Although this is Zhivago’s response to seeing Reds posters in Yuriatin on his return from forced revolutionary service, one can hear the same complaints rising up all through the seventy years of Soviet rule. It is a response to propaganda, the same repetitious phrases and directives. The disconnect with reality is galling for those who must live with the enforced changes and are powerless to influence them. Pasternak is describing the same feelings many Russians would have felt in the forties and fifties when these lines were composed. Nothing was to change. Given such heartfelt rejection of the Party’s modes of communication, it is not surprising the Party experts saw Pasternak’s book, in passages like this, as a direct attack on their work. Something had to give. When we hear Zhivago’s protest we intuitively hear as well the cry for a language that is not raving, delirious, feverish. He desires a world of new themes and knowledge, i.e. in the language used by Pasternak in this book.
To be occupied with it alone is the same as eating horseradish by itself. (page 482)
Lara and Yuri agree that philosophy by itself is simply not living. They are talking in the lucid chapters of conversation after they are reunited. These chapters are themselves a change from the sort of novel that has lovers caught up in lovemaking to the exclusion of all else; they are a climax of emotional and intellectual rapport between the two, and Pasternak certainly built the tension before their reunion. Real relationships are about commonality. They agree, for example, that “philosophy should be used sparingly as a seasoning for art and life,” and will not read books devoted entirely to philosophy. Finding themselves brought together again in the midst of vicious civil war, Lara and Yuri hold out against the diminishment of life brought about by people who are all philosophy, and nothing else.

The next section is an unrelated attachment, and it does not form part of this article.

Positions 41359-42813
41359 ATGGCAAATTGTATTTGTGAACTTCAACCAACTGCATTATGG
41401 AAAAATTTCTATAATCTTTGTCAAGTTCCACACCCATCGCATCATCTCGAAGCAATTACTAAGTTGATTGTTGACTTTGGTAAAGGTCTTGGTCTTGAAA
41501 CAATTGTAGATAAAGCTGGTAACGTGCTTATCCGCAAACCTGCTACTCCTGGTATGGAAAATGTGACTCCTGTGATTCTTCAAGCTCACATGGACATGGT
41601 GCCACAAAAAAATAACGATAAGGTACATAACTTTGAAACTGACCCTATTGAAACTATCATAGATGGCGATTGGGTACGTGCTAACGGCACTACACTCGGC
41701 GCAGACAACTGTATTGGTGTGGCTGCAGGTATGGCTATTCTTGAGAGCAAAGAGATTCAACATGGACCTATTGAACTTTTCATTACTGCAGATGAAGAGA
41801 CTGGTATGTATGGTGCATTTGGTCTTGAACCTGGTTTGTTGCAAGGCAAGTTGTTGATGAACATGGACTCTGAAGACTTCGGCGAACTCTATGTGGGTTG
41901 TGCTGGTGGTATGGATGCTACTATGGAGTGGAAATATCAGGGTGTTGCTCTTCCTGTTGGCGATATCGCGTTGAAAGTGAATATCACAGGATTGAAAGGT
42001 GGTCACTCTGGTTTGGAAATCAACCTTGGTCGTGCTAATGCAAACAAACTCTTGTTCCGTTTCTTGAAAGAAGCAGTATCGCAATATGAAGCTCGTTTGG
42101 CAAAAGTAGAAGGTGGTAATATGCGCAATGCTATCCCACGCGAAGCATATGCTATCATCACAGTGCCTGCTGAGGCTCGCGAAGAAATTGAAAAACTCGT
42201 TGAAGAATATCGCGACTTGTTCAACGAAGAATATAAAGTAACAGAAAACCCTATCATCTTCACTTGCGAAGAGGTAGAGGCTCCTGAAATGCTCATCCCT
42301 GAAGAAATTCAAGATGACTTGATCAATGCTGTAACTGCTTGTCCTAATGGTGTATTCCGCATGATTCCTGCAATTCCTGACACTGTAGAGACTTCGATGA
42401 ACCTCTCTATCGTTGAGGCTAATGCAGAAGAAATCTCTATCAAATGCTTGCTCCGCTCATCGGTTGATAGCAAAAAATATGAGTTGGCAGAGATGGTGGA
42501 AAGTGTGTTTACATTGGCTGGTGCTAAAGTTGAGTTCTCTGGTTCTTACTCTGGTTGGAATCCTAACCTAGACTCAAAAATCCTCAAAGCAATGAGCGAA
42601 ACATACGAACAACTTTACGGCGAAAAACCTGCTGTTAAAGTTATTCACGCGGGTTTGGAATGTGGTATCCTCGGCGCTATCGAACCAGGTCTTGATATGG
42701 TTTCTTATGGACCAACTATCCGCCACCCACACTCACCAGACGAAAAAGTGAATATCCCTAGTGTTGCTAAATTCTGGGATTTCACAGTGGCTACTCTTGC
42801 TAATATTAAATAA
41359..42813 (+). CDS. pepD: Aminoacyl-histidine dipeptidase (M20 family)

In a sweeping script, taking care that the appearance of the writing conveyed the living movement of his hand and did not lose its personality, becoming soulless and dumb, he recalled and wrote out in gradually improving versions, deviating from the previous ones, the most fully formed and memorable poems, ‘The Star of the Nativity’, ‘Winter Night’, and quite a few others of a similar kind, afterwards forgotten, mislaid, and never found again by anyone. (page 517)
A surprise shock ends this sentence describing Zhivago, as he writes his poetry through the night at Varykino. None of the poetry at the end of the book will ever be saved or read by anyone. The spectre of Osip Mandelstam and the poets of the Stalinist age rises up before us: ‘never found again by anyone.’ In his subordinate clauses Pasternak tracks the process of poetic composition in loving detail, only to end the sentence with the desolating conclusion that none of this work will ever reach its potential reader. We read the poems at the end of the novel, but within the frame of reference of the story itself none of these poems survive. We read poems lost in time. This long sentence is a premonition of more to come, for we are made aware that like the destiny of the poems, the people associated with the poems will also, likely as not, be ‘forgotten, mislaid, and never found again by anyone.’ The sentence anticipates the startlingly brief summary of Lara’s fate just before the Epilogue.
People from the sidewalks came over to the little group around the body, some reassured, others disappointed that the man had not been run over and that his death had no connection with the tram. (page 582)